A while back Gothamist wrote about the closure and renovation of Gum Fung, our go-to spot in Flushing for dim sum. Turns out that the sign on the door was right about the space's renovation but wrong about its reopening: Gum Fung is no more; it's been replaced by Jade Asian Restaurant. Don't be thrown off by the joint's less-than-creative name though.; the dim sum here is up to the standards of its predecessor. Thanks to the strange glyph adorning the lobby and all the dishes, we have our own moniker for this spot: "the restaurant formerly known as Gum Fung."
Last Sunday we showed up at 11:45 a.m. to find the sleekly redecorated dining room packed; we ended up sharing a table with a Chinese family that was tucking into chicken feet and spare ribs.
After assuring the waitress that we didn't need forks, we started our dim sum feast with a heaping platter of fried shell-on shrimp that were meaty and succulent. Jade's shrimp-packed har gau were also excellent. Next time around we'll have to bring a more adventurous dining companion; we were left the not unpleasant task of polishing off the platter of fried shrimp and prohibited from ordering a platter of fried baby octopi.
Our yum cha buddy placed no such restriction upon stopping the cart that offered mountainous platters of golden fried small fish. These salty, crunchy critters managed to outshine Gum Fung's version of this dish. The miniature xiao long bao, on the other hand, with their gummy wrappers, were among the worst soup dumplings we've ever tasted. Guess this explains why dim sum spots seldom serve this Shanghai specialty. That trio of translucent dumplings held a surprise though: instead of a savory filling they were packed with creamy egg custard.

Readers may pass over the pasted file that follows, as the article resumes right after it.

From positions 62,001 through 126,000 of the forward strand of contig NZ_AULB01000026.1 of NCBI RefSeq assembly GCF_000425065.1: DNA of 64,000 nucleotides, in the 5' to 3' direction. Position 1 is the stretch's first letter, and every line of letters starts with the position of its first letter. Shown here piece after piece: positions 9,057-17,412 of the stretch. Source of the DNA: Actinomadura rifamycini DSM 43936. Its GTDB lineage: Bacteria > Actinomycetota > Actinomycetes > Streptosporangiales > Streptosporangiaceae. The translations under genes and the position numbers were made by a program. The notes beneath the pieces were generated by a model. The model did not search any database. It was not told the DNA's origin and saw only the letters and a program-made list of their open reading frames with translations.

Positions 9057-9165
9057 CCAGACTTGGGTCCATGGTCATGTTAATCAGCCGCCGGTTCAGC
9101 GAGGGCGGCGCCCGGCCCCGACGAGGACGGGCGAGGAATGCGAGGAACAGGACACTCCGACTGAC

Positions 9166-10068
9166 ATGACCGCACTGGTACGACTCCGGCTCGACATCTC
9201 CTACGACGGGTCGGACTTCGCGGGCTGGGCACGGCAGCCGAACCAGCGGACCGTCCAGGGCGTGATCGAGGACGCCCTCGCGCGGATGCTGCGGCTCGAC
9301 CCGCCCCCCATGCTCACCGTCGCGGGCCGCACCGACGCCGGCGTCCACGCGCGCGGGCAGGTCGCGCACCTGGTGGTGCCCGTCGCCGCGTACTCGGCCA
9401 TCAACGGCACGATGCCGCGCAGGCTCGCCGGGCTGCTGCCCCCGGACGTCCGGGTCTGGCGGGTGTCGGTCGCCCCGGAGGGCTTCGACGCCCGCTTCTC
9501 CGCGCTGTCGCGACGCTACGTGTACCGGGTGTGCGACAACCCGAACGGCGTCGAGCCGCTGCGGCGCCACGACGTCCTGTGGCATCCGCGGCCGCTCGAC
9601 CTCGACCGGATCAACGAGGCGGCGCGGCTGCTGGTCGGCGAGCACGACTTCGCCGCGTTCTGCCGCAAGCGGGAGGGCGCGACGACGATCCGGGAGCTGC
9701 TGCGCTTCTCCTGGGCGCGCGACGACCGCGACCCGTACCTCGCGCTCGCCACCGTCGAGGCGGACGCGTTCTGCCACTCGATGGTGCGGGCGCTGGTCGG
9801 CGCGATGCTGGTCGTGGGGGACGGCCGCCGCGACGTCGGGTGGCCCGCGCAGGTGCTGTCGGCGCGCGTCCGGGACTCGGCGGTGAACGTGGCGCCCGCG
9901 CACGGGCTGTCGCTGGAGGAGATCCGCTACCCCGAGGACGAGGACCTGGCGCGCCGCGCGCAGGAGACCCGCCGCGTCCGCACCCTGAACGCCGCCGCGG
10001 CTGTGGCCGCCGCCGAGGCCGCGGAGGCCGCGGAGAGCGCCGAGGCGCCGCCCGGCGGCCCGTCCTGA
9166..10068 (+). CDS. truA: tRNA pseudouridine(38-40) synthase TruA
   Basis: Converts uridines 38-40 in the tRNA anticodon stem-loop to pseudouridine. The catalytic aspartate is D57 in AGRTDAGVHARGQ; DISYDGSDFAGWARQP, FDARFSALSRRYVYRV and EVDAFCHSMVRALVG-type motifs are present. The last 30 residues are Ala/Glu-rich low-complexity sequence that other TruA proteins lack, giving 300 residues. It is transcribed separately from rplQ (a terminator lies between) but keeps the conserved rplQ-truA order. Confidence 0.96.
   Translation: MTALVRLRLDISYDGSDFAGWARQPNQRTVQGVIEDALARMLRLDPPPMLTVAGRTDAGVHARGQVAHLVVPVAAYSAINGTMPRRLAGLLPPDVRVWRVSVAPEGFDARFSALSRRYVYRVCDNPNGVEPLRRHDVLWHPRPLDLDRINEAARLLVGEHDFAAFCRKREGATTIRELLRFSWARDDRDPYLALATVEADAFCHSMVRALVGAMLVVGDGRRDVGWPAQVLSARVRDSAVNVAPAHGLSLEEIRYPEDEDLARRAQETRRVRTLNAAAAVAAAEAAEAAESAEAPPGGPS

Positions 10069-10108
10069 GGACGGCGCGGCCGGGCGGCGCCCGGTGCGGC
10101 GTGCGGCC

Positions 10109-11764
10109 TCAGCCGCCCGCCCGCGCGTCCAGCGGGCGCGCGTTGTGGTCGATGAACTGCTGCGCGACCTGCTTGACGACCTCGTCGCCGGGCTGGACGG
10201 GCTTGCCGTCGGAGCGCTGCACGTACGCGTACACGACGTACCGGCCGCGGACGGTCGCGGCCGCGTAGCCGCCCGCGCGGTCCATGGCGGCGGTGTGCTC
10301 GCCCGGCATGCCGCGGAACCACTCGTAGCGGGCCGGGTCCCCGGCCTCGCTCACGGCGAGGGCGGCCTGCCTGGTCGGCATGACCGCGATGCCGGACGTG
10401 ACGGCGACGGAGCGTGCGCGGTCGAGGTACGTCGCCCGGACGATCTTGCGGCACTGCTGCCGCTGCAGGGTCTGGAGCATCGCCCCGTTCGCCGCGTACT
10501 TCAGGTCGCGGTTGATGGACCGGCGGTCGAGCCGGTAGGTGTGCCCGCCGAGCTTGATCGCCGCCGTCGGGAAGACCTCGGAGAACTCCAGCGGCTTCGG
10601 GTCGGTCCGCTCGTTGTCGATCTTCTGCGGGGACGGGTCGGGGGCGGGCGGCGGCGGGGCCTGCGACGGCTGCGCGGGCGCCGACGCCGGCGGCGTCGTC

Jade also garners top marks for what we'll call open-faced dumplings, for lack of a better word. The first of these nouvelle creations had a pale green wrapper that evoked the lobby's eerie blue icon. Cradled inside were some shrimp topped with mayonnaise and a dollop of flying fish roe. The dumplings were so tasty that we momentarily forgot our aversion to the combination of mayo and seafood. The second of these open-faced delicacies each contained a miniature seafood feast: shrimp topped with a bit of lobster crowned by a few filaments of shark's fin. Gothamist wrapped up our first visit to Jade with dessert: balls of glutinous rice cake filled with sweet sesame paste and coated with crunchy candied peanuts.
Jade Asian Restaurant, 136-28 39th Ave, Flushing, 718-762-8821